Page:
The art of miniature painting has a long history in Azerbaijan. It flourished in particular in Tabriz in the 15th and 16th centuries when artist Sultan Muhammad was prominent amongst the miniaturists. The artistic and aesthetic qualities brought to miniatures by Sultan Muhammad and the other painters of the Tabriz school spread across the Middle East – through Iran, the Ottoman Empire, Central Asia and India. However, miniature painting began to decline from the second half of the 16th century, when the capital of Iran moved from the Azerbaijani city of Tabriz. By the early 17th century new artistic trends were emerging in fine arts overall.
A century later in the early 1700s, the Qajar style began to emerge in the art of Azerbaijan and Iran. Qajar painting combined European and Eastern traditions, tools and techniques and was done mainly on canvas. The style was the result of the education of master painters in Europe during the reign of Agha Mohammad Shah Qajar (1795-1797). The style soon spread widely across the country, although miniature painting was still practised.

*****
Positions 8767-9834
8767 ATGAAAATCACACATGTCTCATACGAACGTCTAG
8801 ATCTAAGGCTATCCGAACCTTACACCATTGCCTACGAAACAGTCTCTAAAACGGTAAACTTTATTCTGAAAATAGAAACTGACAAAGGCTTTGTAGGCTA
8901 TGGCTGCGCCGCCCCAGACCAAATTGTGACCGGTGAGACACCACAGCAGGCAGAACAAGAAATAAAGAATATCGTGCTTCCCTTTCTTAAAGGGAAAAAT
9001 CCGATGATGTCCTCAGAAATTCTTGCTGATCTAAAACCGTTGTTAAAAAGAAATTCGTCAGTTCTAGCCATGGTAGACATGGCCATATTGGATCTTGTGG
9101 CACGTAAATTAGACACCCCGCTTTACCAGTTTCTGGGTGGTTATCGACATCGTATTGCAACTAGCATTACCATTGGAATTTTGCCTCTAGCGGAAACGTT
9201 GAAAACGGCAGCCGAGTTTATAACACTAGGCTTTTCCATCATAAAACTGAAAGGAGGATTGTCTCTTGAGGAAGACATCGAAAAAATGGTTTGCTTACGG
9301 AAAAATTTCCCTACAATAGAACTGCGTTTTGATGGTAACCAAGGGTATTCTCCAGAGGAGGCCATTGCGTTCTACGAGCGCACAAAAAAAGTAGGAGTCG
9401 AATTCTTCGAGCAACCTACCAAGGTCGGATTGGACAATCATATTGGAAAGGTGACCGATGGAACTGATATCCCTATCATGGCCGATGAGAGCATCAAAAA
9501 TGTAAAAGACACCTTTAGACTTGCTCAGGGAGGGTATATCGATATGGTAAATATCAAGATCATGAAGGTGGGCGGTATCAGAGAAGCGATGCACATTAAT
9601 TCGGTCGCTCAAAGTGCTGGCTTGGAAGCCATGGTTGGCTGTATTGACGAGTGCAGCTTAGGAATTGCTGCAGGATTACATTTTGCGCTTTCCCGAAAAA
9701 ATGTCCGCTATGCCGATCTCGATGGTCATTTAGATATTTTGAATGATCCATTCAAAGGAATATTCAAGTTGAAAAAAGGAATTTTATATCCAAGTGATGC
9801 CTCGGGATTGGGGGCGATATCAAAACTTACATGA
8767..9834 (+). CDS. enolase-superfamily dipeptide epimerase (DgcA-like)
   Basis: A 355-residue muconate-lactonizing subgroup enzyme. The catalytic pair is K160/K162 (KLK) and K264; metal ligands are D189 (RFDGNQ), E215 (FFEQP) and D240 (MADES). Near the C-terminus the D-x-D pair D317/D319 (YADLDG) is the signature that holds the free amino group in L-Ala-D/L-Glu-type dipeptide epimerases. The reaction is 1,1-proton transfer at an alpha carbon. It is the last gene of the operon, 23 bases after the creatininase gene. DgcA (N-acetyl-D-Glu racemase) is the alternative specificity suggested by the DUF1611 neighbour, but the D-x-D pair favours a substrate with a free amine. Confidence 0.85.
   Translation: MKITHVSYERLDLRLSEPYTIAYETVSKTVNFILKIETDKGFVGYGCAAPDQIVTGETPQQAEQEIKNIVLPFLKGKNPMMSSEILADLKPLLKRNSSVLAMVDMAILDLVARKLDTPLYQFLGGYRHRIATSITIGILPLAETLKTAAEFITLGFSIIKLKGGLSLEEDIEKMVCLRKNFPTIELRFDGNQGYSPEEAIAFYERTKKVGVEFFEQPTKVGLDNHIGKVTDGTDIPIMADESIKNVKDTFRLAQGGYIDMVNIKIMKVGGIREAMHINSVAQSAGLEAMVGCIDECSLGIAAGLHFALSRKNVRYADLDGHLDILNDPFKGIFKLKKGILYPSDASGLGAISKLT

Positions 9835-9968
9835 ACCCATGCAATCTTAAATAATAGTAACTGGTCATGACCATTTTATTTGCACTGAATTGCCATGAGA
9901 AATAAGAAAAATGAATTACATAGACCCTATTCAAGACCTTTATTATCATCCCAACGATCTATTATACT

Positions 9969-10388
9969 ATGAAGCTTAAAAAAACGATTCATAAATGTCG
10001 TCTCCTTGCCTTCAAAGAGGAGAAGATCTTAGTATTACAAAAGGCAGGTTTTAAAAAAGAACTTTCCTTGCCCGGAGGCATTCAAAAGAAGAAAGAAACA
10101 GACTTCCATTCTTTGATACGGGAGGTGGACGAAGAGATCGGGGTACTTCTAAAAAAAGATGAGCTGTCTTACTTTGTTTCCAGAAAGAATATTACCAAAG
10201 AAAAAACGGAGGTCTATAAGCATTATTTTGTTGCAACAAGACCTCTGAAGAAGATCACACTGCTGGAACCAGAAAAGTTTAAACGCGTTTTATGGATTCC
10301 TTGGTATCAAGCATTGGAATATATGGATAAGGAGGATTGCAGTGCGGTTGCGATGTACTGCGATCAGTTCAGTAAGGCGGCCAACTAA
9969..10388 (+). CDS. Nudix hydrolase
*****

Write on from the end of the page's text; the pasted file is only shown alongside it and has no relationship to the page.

The work of various Azerbaijani artists of the period shows the unique artistic value of the Qajar style. The new tools and techniques opened up possibilities for art, including wall painting. Wall paintings from this period once adorned the palace of the Tabriz Baylarbay (ruler), the palaces of Huseyngulu Khan in Baku and Irevan, the palace of the Sheki Khans, the houses of the Safibeyovs and Mehmandarovs in Shusha, and bathhouses in Quba, Nakhchivan and Shamakhi, some of which are preserved to this day.
One of the best artists of this period was Mirza Qadim Irevani (1825-1875), who was known for his original style which reflected the synthesis of Eastern and Western artistic traditions.